Find an IBCLC
La Leche League
There are different ideas about placenta ingestion after birth. While it is true most mammals eat their placenta right after birth, they do so raw, directly after it is expelled. This cleans up a bloody mess (which keeps predators away), and it provides the mother with energy without her needing to leave her vulnerable babies alone to find food.
As humans, we don't do it this way. We process it, and then take it slowly over time. Many lactation experts say this is opposite to how the body works. While pregnant, the placenta sends out hormones that stop us from making milk. This is why, if you pump before birth, you will barely get anything out (and it will be colostrum).
Once baby is born, the placenta comes out. It is the placenta that is responsible for the hormonal changes which turn on the body's milk-making factory. If a piece of the placenta is accidentally left inside the body, it can stop the body from making milk due to the hormones it carries and releases. It can also prevent the uterus from shrinking back up like it needs to to stop bleeding. It may contribute to uterine infection, as well. This is why we should never tolerate a doctor pulling on the cord to try and yank the placenta out before it releases on its own -- the cord or placenta can be torn, and pieces can be left inside.
Many experts say by putting the placental hormones back into the body, it can confuse the body about what it needs to be doing: growing a baby inside, or making milk outside.
Here is tangent, but stick with me, it applies: Medication like Sudafed can cause a person's milk supply to decrease because of how it works (dries up sinuses). Breastfeeding people are told not to use decongestants because of this. BUT a person who has just had a baby will be less impacted, and maybe not impacted at all, because of how their body is making milk at this point -- it is making milk simply because the body had a baby -- the placenta left the body, causing that chain of hormonal responses which turn the milk-making factory on.
If a person has a breastfeeding 6 month old and takes Sudafed, they have a higher chance of it reducing their supply because their body works in a different way now -- they make milk in direct response to how often and frequently the baby nurses. This is the difference between endocrine control (automatic because of the hormones of birth), and autocrine control (supply and demand).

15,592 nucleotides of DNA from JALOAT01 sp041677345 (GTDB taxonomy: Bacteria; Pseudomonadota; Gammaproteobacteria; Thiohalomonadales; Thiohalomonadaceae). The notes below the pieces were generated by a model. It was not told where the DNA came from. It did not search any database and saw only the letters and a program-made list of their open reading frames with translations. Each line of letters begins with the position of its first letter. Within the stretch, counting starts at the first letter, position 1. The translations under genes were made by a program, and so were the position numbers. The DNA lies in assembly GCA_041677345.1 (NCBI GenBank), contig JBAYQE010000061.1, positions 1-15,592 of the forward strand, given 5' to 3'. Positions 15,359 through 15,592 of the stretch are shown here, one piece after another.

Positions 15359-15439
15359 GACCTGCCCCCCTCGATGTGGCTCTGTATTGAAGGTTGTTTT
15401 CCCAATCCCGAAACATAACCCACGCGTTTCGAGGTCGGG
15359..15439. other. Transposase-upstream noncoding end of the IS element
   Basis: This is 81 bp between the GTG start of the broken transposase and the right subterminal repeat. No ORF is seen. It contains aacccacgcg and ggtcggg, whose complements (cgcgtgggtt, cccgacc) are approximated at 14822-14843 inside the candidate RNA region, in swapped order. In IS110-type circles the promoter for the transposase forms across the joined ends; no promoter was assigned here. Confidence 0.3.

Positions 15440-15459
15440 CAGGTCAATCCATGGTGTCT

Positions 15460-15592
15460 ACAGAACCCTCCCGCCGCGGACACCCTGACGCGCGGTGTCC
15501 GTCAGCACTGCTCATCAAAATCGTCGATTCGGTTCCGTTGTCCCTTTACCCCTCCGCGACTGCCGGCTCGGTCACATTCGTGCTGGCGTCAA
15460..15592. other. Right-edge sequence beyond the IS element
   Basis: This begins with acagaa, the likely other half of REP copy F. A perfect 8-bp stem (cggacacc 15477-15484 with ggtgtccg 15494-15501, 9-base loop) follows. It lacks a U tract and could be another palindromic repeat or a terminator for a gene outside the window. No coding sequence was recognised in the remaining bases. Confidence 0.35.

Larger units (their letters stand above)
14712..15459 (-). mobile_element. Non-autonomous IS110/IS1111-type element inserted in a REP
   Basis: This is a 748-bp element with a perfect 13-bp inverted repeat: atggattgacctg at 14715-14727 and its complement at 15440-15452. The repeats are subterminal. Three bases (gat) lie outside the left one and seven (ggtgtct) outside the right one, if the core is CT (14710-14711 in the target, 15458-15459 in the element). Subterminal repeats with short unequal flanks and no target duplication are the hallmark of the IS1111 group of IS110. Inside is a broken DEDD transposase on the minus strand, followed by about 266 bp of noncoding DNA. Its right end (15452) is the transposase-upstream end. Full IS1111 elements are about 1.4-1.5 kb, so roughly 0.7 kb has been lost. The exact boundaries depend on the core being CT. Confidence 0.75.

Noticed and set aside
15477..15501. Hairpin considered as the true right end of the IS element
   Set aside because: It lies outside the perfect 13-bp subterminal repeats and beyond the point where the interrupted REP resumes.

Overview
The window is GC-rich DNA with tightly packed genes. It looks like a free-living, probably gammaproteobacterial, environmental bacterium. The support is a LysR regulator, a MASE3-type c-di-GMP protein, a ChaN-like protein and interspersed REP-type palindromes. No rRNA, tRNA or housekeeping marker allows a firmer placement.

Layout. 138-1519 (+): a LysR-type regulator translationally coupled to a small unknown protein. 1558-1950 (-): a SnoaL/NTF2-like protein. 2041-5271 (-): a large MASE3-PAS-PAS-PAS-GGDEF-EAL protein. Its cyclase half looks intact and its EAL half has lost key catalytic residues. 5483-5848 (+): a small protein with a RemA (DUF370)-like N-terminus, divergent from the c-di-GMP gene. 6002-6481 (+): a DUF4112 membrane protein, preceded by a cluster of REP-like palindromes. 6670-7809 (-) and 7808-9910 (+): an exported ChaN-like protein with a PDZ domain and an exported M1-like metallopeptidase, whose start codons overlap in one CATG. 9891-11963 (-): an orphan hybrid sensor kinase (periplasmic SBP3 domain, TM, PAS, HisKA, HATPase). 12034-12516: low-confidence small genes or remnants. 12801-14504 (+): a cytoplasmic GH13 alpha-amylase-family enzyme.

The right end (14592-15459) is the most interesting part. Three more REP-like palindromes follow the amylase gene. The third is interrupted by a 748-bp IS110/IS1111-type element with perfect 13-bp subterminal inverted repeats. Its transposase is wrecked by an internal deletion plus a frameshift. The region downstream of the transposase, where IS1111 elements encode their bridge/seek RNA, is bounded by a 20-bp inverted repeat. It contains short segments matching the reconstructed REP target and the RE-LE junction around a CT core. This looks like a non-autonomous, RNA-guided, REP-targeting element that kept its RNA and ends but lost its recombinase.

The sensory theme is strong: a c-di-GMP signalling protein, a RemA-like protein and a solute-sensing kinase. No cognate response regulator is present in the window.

Another example of how our bodies and hormones differ has to do with the return of our fertility. Some people get their periods back while breastfeeding like normal, 8-10 times a day. Some won't get a period at all until their child has weaned totally and dropped off every single feed, and even then it might take a couple months for their cycle to return. Every body is different. So just be mindful of how things are working for you.
Every person is individual, and what lactation experts are noticing is: Some people have robust, healthy supplies when consuming their processed placenta slowly and over time. And some don't. So guidance to know what to watch out for is imperative. If you choose to have your placenta processed for consumption, be sure your encapsulator is aware of this, and that they can give you guidance on what to expect. Be cautious if they feel this is not true -- enough lactation professionals have experienced this for us to believe it is real and it can happen.
I may sound opposed to the practice of consuming one's placenta. I really am not. I just want more evidence of the benefits -- thus far, I believe the only documented benefit is that people have increased iron levels. I tend to think more about how things are done across the spectrum of all mammals. There is no mammal who has its placenta processed, encapsulated, and then slowly takes it over time. My belief is, if you want to ingest your placenta, do it like other mammals do -- raw and right after birth.
♥ four young boys and a boy dog (offspring)